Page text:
A word on #4. I realize doing this might cost the city some federal funding. I believe it's worth it. Federal funding in this case is harming our kids, and it's time to stand up to the federal government and say "enough is enough." The real drug problem is not people using drugs. It's our kids seeing drug dealers become wealthy and treating those same dealers as role models. Only by eliminating that path to wealth do other legitimate roads to success have a chance.

Oakland's kids are smart and capable. They want to be successful. We need to set up a system where the government no longer prevents them from achieving success. The first step is saying "enough is enough" and refusing to provide any more funding to a failing system.

Please. For the kids. Vote no on G.

New 99c Only Store A Success!

I spent about an hour at the new 99c Only store. Dozens of people there, buying everything from produce and milk to toys for their kids. Everyone looked very happy to finally have a reasonable business enterprise in their midst.

Needless to say the shoppers looked as diverse as the city of Oakland. I saw several men in there with little kids, and plenty of older folks, many of whom I'm sure live on fixed incomes.

I did see overhear one man complaining to his friend about "these businesses run by white folks that come into our neighborhood." Bravo to his friend who replied, "then don't shop here!" That's the wonderful thing about capitalism. Everyone has a choice with their dollars, and if people want to apply a racial map to their purchases, so be it. But I hope most people do not, and I hope this store continues to thrive.

And by the way, the employees looked as diverse as Oakland as well. From the looks of it, this new store has provided 20-30 new good, stable jobs in an area that sorely needs them.

Thanks to 99c Only, and thank the gods the city and the Mandela Collective failed to stop this great new store from coming to town.

Wednesday, January 16, 2008

West Oakland Welcomes 99c Only Stores!

This morning at 8AM West Oakland gets its new 99c Only Store [press release]. The store is on Seventh Avenue, just across from the West Oakland BART station. When I came home from work today, I could see there were already people lining up there to get iPods and scooters for 99c at the grand opening.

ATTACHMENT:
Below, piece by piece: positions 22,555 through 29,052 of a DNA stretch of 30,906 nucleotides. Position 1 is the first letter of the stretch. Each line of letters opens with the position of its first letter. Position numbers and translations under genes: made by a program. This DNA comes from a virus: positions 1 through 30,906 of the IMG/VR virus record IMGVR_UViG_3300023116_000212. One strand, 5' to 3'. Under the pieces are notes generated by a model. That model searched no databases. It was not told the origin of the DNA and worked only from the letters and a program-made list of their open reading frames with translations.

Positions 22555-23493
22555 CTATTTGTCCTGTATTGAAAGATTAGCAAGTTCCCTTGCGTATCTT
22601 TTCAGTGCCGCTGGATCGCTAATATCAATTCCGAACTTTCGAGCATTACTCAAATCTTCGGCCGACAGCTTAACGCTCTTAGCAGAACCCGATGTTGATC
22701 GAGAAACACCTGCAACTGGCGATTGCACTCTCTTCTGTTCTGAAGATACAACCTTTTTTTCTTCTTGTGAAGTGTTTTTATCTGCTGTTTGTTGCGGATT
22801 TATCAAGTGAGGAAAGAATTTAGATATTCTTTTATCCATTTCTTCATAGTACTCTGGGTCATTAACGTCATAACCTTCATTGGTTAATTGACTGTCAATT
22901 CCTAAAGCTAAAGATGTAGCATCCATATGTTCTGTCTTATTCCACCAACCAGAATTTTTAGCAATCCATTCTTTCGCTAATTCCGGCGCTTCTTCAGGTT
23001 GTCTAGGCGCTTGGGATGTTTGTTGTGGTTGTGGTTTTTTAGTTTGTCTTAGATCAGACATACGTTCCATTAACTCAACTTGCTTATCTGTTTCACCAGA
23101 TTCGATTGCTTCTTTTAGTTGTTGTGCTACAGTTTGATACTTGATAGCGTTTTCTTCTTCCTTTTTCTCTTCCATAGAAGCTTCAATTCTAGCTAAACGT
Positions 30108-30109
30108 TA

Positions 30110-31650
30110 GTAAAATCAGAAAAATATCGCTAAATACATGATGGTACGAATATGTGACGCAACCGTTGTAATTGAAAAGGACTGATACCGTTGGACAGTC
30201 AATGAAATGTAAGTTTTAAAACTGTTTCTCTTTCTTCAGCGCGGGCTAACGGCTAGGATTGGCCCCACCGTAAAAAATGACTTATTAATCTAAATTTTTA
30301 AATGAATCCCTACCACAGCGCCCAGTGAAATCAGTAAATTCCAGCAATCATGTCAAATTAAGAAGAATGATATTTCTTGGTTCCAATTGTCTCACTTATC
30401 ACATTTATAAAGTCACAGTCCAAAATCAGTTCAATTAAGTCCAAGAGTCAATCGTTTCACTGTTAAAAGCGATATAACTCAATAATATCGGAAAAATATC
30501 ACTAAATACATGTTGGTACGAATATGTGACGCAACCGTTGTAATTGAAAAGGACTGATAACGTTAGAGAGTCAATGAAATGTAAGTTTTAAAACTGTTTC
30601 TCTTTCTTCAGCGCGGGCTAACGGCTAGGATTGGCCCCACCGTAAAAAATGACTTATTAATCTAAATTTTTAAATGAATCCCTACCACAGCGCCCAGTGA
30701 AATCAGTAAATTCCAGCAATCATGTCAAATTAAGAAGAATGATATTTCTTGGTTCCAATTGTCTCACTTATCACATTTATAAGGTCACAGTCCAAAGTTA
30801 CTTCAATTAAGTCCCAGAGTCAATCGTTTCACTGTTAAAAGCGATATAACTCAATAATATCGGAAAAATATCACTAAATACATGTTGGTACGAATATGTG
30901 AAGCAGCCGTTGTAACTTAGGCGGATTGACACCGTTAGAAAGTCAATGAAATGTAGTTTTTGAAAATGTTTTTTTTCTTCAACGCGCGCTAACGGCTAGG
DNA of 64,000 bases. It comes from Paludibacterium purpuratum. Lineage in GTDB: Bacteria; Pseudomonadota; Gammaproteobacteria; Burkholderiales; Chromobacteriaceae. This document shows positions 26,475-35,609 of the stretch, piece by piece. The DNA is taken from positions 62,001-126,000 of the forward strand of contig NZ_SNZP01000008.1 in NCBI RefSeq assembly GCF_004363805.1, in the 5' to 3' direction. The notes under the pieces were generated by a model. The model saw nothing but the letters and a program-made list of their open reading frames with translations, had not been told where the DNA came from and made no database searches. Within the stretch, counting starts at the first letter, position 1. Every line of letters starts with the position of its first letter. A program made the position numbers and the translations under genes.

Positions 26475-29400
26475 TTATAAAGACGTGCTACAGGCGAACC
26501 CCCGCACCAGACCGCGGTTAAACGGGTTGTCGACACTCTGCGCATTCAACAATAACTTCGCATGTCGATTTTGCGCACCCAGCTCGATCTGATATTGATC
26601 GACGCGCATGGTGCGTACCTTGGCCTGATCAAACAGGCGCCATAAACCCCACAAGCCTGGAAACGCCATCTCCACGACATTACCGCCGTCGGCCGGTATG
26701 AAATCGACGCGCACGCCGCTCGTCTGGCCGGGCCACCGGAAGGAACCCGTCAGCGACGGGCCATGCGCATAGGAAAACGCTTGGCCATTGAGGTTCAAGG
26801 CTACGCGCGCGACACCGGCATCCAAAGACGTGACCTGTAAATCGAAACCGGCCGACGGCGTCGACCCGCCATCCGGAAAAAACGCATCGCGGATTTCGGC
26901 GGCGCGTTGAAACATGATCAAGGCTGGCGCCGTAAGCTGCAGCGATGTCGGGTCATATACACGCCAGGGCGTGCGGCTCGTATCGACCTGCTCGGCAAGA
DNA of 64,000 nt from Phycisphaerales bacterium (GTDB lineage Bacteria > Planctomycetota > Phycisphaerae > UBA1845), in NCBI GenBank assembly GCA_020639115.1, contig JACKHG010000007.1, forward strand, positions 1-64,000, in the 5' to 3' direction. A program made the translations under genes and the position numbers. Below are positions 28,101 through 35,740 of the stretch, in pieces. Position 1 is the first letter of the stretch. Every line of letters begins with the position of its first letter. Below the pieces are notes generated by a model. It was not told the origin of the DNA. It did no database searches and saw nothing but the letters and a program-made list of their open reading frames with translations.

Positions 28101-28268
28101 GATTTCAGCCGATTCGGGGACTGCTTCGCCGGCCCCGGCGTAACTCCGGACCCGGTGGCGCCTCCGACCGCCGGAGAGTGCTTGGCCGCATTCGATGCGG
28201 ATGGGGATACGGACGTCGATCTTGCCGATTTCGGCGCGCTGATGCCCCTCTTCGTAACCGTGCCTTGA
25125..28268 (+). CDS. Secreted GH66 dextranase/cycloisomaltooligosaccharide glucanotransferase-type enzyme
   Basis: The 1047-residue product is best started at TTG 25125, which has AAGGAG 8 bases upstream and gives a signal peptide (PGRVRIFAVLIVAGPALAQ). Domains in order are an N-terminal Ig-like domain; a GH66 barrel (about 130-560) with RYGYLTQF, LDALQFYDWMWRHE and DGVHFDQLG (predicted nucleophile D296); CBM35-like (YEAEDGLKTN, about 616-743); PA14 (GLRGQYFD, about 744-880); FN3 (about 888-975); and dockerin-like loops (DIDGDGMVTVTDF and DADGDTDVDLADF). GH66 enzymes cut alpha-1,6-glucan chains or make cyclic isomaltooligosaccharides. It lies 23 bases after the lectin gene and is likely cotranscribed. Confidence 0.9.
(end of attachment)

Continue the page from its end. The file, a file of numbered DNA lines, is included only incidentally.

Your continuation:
This store is a miracle of capitalism in a decimated area of liquor stores and section 8 housing. The folks wanting to open the "Mandela Collective," a joke enterprise which will undoubtedly fail, did everything in their power to stop 99c Only from coming to town.

The collective is one of these weird combinations of Leftist causes you see occasionally in places like Oakland where no one even bothers to try to run profitable enterprises. Their whole idea is to bring organic (and therefore extremely expensive) produce to the inner city. Folks, people in West Oakland don't need prestige products. If they want that, they can head over to the new Whole Foods. What they need are honest products at fair prices, just like everyone else.

One argument people floated against the 99c Only store is that it won't provide people with food. That's just false. 99c Only offers produce, milk, eggs, canned goods, you name it, and you can feed a family of four out of that store on $5 per day. Try doing that on organic produce.

Bravo also to 99c Only for bringing some honest private-enterprise jobs to town. This is what West Oakland needs. Not more government programs. Not more "collective" style businesses that last a few months and then fail.

While we're on the subject, 99c Only turns out to be a pretty nice company itself. It has 250 stores, most of them in California, and over $1B in revenues. Not a bad win for Oakland. And, for those EBC readers out there looking for a place to invest some money, 99c Only's stock looks extremely cheap to me. Here's a chance to make some money and invest in real economic development for the East Bay all at once.

Bank of America's New ATMs Suck

Tonight I went to my local BofA branch to deposit a refund check I received from my insurance carrier in the mail when I got home from work. I discovered that they no longer allow you to put your check in an envelope and deposit it at the ATM. Instead, there's a slot where you're supposed to insert the check so the machine can scan it. Here's a link to an article about the new ATMs.

First off, the ATM told me not to crumple the check. So I dutifully made sure it wasn't bent and inserted it. Immediately I noticed that the machine itself was busy crumpling the check. It then returned it. I straightened it and tried again.

Five minutes later, after inserting the check about 37 times, it finally accepted it. Only problem was, I assumed it would be able to read the dollar amount written on the check. Wrong. It shows you a tiny scanned image of the check and makes you type in the amount. After squinting for another couple minutes I gave up and just typed in a number I knew was higher than the amount of the check. I figure they'll sort it out.